Right to request time off for training limited to large employers

The government has announced that it will not be proceeding with plans to extend the right for employees to ask for time off for training to all employers in April 2011 as planned.

The right to ask for time off for training applies to employees with 26 weeks continuous service. This right is similar to that of parents seeking flexible working arrangements and involves the employee asking for a change to their working hours in order to allow the employee to undertake training, such as requesting a reduced working week to attend a training course or an earlier finish time to attend an evening course.

The right to request time off for training is not an absolute one and applies only to training that will assist the employee to be more productive and effective at work and to help the employer improve productivity and business performance. There is also no right to be paid for this time off and the employer has a fairly wide right to refuse the request if it is considered to be detrimental to the business. Acceptable reasons for such a refusal include:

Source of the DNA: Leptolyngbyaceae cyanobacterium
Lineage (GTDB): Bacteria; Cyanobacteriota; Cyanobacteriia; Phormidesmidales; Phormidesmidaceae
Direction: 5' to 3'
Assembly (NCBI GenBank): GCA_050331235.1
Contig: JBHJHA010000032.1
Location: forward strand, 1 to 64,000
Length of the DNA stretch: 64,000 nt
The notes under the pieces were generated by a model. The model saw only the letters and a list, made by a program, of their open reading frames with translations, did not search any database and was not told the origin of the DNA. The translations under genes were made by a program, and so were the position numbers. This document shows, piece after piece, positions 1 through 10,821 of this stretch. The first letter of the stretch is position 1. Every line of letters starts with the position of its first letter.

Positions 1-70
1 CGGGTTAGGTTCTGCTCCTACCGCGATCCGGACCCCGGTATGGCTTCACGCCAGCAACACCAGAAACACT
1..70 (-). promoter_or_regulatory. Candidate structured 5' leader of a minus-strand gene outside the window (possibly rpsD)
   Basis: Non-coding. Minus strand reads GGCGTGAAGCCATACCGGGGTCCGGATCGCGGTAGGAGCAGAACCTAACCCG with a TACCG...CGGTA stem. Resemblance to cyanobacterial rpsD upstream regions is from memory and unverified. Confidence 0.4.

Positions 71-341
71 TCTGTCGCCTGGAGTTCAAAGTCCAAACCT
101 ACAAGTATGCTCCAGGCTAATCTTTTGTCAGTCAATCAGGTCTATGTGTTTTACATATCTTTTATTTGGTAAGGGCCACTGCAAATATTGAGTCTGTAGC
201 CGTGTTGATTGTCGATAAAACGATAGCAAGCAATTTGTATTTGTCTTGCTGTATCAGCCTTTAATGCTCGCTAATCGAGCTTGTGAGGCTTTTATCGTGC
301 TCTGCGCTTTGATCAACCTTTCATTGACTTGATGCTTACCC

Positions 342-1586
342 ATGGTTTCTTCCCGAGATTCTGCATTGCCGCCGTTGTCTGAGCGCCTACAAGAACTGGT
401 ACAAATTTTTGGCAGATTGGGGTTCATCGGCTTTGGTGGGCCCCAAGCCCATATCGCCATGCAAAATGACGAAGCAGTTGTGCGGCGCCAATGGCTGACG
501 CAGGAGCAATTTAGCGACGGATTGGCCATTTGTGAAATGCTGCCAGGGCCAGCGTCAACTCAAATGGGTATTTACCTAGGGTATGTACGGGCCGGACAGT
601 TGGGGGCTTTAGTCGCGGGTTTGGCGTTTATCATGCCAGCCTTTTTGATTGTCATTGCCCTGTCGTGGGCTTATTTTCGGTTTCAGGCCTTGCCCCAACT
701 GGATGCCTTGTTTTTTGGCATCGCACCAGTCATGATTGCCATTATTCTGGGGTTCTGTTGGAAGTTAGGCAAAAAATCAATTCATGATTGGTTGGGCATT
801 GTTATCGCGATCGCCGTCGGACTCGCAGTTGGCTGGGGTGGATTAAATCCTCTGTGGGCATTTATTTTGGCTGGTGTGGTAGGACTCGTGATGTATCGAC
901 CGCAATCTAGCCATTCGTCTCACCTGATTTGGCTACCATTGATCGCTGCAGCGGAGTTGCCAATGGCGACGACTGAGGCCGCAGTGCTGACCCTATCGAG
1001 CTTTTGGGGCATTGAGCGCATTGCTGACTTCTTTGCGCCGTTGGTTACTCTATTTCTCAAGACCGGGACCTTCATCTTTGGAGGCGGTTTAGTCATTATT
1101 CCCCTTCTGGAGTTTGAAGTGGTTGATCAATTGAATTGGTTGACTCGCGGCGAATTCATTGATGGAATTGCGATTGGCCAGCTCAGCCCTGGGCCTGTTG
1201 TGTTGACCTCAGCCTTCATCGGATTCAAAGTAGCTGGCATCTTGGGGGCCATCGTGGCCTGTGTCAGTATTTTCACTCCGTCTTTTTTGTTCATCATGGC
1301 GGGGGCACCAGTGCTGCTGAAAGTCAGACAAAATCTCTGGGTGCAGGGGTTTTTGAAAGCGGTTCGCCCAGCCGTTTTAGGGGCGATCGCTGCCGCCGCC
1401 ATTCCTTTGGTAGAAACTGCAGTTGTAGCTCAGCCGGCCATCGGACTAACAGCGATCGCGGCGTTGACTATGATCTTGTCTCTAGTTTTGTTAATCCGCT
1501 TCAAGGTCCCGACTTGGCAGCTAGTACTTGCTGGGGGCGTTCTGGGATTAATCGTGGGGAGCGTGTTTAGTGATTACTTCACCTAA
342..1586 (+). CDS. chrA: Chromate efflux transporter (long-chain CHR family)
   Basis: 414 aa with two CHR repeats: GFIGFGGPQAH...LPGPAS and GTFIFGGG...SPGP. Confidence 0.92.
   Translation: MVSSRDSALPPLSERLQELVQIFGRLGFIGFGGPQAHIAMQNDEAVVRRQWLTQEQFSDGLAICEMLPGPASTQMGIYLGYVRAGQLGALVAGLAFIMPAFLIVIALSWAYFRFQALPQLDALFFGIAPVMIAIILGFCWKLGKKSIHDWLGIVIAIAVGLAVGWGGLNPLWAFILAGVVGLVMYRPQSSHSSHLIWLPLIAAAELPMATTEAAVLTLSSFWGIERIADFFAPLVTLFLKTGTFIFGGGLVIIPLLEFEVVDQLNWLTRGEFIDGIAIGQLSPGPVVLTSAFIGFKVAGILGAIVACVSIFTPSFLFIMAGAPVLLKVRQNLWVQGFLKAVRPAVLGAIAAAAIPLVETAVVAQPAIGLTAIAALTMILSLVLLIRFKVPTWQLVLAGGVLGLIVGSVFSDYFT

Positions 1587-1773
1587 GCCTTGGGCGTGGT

• a view that the training will not have the required purpose,
  • that the time off will cause additional costs or organisational issues for the company, or 
  • that it will have a detrimental impact on customer needs or employee performance.

This right currently applies only to employees of organisations with 250 or more staff and this right will continue. However, BIS has now announced that the planned extension of this right to all employers whether or not they employ 250 employees has been delayed to allow for further evaluation, scrutiny, and discussion. No new date has been published.